Chanthaboune and I were talking yesterday about the B-list feeling. Feeling like you’re on the B list doesn’t mean that you don’t get invited to parties, just that you suspect that you don’t get invited to the coolest ones. It’s not that you aren’t appreciated, but that you aren’t appreciated as much as you want to be. Not that you are excluded, but that you are included with less enthusiasm or thoroughness than you hoped for.

It’s hard to get sympathy for this feeling. There you are, telling your sister how lonely you are and He hasn’t called, and you have to end the conversation because a passel of frat boys is at your door wanting to take you to dinner. Or you turn down most invitations because you are too busy and then feel slighted because you didn’t have the chance to turn down one you noticed you didn’t get. It just isn’t rational, is it? It’s hard to get sympathy even from yourself for this kind of feeling.

I was checking in books at work yesterday and read one of the new ones: I Am the Turkey. In it, a kindergartner is chosen for the part of the turkey in the Thanksgiving play. With the help of his older brother, he feels pretty B-list about this. He was wanting to be a pilgrim. There is of course a crisis in the play and the turkey saves the day. In children’s books about the B-list feeling, this is invariably what happens. In real life, you don’t win everything, you don’t get invited to everything, not everybody likes you, and you have to just put on your big girl pants and get on with life. (I’m not sure where the expression “put on your big girl pants” originates, but The Princess uses it and it stuck in my mind.)

This weird looking thing is the Third Hand. I love it. It allows me to put jump rings on consistently.

As you can see by the splashes of solder all around it, it has not turned me into an expert solderer.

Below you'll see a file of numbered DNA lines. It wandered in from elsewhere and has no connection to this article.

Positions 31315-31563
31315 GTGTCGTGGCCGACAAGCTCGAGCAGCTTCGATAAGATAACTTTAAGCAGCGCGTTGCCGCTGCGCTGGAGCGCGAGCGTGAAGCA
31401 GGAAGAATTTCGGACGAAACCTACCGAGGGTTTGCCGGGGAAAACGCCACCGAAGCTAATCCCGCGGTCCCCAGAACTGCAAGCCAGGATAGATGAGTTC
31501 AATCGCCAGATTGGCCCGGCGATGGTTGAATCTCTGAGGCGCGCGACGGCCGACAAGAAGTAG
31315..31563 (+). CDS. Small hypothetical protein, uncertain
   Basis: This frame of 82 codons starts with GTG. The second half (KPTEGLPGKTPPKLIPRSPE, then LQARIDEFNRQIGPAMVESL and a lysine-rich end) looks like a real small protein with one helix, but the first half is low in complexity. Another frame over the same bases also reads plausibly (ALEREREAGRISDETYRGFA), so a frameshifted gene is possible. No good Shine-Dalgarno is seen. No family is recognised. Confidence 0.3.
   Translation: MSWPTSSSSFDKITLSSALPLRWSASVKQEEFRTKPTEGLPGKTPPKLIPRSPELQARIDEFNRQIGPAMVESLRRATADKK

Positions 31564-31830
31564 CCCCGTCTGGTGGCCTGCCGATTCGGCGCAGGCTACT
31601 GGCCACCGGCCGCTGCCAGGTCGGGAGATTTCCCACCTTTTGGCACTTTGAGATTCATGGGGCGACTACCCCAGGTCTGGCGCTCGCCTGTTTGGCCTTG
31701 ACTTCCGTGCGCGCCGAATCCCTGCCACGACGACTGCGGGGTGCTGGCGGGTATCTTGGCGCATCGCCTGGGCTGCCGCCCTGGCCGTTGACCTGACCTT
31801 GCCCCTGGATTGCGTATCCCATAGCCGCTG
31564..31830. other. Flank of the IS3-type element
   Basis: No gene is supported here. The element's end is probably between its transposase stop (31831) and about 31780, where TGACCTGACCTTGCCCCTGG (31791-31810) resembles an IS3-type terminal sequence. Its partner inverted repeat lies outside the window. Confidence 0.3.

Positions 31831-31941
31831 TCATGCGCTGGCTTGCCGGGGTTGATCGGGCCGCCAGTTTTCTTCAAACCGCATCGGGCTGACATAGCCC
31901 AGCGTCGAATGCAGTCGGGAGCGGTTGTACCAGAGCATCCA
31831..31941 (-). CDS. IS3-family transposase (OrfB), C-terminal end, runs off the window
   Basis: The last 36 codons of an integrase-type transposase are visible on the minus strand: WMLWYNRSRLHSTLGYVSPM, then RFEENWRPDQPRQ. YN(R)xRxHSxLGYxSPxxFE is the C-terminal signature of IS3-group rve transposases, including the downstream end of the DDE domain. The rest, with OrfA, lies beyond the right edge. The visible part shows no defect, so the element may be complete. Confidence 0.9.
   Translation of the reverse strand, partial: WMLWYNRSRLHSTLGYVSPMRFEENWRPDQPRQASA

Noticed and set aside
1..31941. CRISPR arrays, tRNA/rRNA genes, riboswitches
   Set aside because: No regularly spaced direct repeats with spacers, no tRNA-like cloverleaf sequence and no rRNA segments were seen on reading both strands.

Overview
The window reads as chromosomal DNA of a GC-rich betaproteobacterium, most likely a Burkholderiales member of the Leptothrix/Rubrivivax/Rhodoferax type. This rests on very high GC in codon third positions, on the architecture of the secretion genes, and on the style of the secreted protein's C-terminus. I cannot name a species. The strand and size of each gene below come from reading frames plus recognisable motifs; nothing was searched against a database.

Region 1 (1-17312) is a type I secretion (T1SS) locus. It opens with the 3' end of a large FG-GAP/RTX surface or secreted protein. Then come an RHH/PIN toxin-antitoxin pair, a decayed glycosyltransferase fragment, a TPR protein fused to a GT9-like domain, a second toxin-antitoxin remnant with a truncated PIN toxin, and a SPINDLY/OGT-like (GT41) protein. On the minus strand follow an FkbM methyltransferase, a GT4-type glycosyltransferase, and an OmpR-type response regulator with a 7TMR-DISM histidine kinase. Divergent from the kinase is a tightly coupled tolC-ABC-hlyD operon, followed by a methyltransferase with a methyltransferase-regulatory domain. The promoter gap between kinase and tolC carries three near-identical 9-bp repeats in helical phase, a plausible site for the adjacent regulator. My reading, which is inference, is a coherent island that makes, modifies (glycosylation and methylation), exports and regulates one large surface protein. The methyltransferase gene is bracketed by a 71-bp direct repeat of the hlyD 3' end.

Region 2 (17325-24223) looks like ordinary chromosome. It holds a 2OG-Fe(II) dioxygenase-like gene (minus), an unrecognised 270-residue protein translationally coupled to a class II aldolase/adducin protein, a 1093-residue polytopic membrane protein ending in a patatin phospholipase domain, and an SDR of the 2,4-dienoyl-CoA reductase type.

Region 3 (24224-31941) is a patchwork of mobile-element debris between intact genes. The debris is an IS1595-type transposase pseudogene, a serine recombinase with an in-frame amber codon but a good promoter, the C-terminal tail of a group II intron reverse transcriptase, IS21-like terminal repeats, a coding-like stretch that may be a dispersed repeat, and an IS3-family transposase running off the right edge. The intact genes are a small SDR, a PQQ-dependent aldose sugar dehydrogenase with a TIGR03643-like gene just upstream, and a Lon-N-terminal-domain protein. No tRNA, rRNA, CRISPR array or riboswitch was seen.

However, I feel sure that practice makes perfect.


Here are the slides I have soldered, arranged with the ones that must be used as tree ornaments hidden inside the branches or on the side next to the wall at one end. At the other end are the ones that have reached the level of skill that we might call rustic, or engagingly primitive. They could be put on cords and used for bookmarks.

In fact, I like these well enough to show you a closer picture.


All the Christmas catalogs that have been arriving are showing these things.

This allows me to see mass-produced professional store-bought ones and notice how mine do not have the high bead that good soldering brings. Some of mine are practically just tinned. They also are mostly not smooth and jewelry-like, though they do have cooler collages than the store-bought examples. I do not aspire to the store-bought smoothness, actually, but I am hoping to reach folk art before I begin doing the ones for Christmas gifts.

I am running out of microscope slides, too.

The background for these pitiful objects is my summer table runner.

The other side of it is my Autumn table runner.

Seeing it reminded me that I had wanted to make a table runner for The Princess’s wedding gift. I had resigned myself to buying her something, but her mother told me yesterday that she was so excited about the handmade gifts she had received that I am now thinking I could make the gift I had originally planned back when there was plenty of time. It is still 23 days till the wedding, and 73 days (that information courtesy of Lostarts) till Christmas. I could do it.

I have looked back in my xanga to see how long this one took to make, and I find that I did it in a week. And it has a lot of handwork, as you can see from the in-progress picture below. I could make the one I was planning in 22 days. Well, 21, since I can’t very well carry it to the wedding.

The rule actually is that you can give a wedding gift any time up to the first anniversary, but I think the day before the wedding is the real-world deadline for people you actually see regularly.

Spanish class ended last night. In six weeks, I learned how to say that I have things and am things, and then where I and the things live and hail from, and what color these things are.

This is not how I would have arranged the class. Still, it has ended and I now have that extra half hour on Wednesday afternoons into which I can perhaps fit some knitting or table runner sewing. Not soldering, because then I would be late to choir practice and smell of solder when I got there. Knitting can be picked up and put down easily and doesn’t even make you smell of sheep.

I am continuing with the second Log Cabin sock, and working on Pipes when I need something less demanding. Many people dislike doing the second sock, because they have a Been There Done That feeling about it, but I like it. I may make another pair after these. However, once I finish this particular sock I will swatch for #2 son’s sweater. We are expecting a frost tonight, so the days of fires and sweaters are now upon us.

This morning I have a dental appointment and must take #2 daughter’s Pumpkin Ale to Dr. T and pick up a paper from Partygirl and get a copy of the transcript form for #1 daughter and contact solution for #1 son, so I will not be making anything at all.